The confidence made Rice dig deeper and he found more motivation after seeing he wasn’t just the best player in his town. 

"We're from a small town, so he saw he was as good or better than a lot of kids nationally. He kept working and pushing himself, trying to get better. I think it clicked and he saw that he could be one of the best.” 

Those around Rice saw the change as well. In fact, Rice was pulled up to play high school competition as an eighth-grader and that also developed a new mindset.

“I'd say around that time, I saw a major change because they brought him up to JV as an eighth-grader,” said Ms. Rice. “He really had to change. He really had to start thinking about his body and everything. I mean, it's different. It gets very tough.” 

Oh, Rice did accomplish that goal as he committed to the Under Armour All-American Game in May of 2020. 

BALANCE

Rice has had big goals since a young age and he’s tackled them head-on. He’ll be the first to tell you he’s not done achieving his goals, but he’s already accomplished his fair share. 

Most kids are simply looking to find self-motivation at Rice’s age, but he found it much earlier, which speaks to how he was raised and his maturity.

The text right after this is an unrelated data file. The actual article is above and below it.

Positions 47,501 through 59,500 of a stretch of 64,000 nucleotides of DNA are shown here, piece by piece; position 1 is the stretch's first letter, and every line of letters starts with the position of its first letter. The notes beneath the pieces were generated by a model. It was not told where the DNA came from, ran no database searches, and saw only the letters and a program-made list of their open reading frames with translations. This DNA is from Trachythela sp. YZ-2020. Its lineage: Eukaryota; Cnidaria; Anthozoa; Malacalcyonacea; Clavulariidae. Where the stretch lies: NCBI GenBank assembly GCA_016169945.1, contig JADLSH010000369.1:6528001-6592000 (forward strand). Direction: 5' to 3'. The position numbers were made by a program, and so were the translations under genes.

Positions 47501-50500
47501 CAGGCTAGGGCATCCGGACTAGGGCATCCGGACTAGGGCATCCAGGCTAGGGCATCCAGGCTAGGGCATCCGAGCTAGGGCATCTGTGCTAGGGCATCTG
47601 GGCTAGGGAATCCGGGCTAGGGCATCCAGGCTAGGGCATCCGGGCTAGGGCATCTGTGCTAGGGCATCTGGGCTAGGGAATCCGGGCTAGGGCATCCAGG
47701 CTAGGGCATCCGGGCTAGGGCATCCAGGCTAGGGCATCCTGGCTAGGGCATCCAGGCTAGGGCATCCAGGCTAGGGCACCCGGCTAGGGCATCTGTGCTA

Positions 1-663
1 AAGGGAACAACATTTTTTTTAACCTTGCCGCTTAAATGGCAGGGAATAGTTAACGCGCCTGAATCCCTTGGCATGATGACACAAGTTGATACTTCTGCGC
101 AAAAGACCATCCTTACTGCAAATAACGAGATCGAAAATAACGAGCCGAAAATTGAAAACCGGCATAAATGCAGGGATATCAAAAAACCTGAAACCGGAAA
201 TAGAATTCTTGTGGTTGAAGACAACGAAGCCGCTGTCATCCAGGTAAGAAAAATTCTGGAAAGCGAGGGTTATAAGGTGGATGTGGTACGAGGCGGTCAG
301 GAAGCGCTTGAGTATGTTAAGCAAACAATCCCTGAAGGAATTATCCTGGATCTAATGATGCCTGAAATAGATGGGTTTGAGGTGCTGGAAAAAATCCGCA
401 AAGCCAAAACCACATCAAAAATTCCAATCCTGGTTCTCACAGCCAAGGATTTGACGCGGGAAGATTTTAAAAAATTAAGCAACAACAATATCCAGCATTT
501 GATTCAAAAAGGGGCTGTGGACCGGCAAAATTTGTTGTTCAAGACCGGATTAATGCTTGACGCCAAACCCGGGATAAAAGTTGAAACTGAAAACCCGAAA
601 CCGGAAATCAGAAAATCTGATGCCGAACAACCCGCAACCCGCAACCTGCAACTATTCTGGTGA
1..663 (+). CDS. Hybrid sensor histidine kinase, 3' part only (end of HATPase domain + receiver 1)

"He's always been a fun-loving kid," Ms. Rice explained. "He likes to goof off and be silly, but I think he's always known there is a time and a place for everything. When it comes to football, it's always been a level of seriousness. He recognized the game of football can take him places and put him in rooms that he may not have otherwise been.” 

The Liberty Christian star holds over 40 offers and he hasn’t lost focus. Rice is still the same kid he was two years ago that he is today.

“I think he's been pretty mature about it all,” stated Ms. Rice. “He's a 17-year-old young man that is serious about going to college. He knows academics go hand in hand with that. I'd say it definitely has developed and improved, but I think he's always been pretty mature and serious when it comes to sports.” 

Rice has also found the middle ground of balancing his goals with not taking the moment too seriously. The composite five-star prospect has a big personality and likes to joke around with just about everybody he meets. 

"He's always laughing and playing around,” laughed Ms. Rice. “He'll mess with me. He'll want to get a reaction from me and think it's funny. He's always joking and messing with his friends. He likes to have fun. They like to just talk smack to each other, but it's all in love and fun."

BIG HEART

The fun-loving Rice also makes sure to show a selfless side with those in his circle. Rice just got his license and is now repaying his friends that gave him rides to show his appreciation. 

"He just got his license because COVID held him up,” Ms. Rice explained. “He's super excited about having his license and he got a car. So that's like his new thing. All of his buds that gave him rides - he wants to go out and help them out and give them a ride or do something for them.”

Rice has also become a mentor in the last year as he's become great friends with a local kid named Xavier.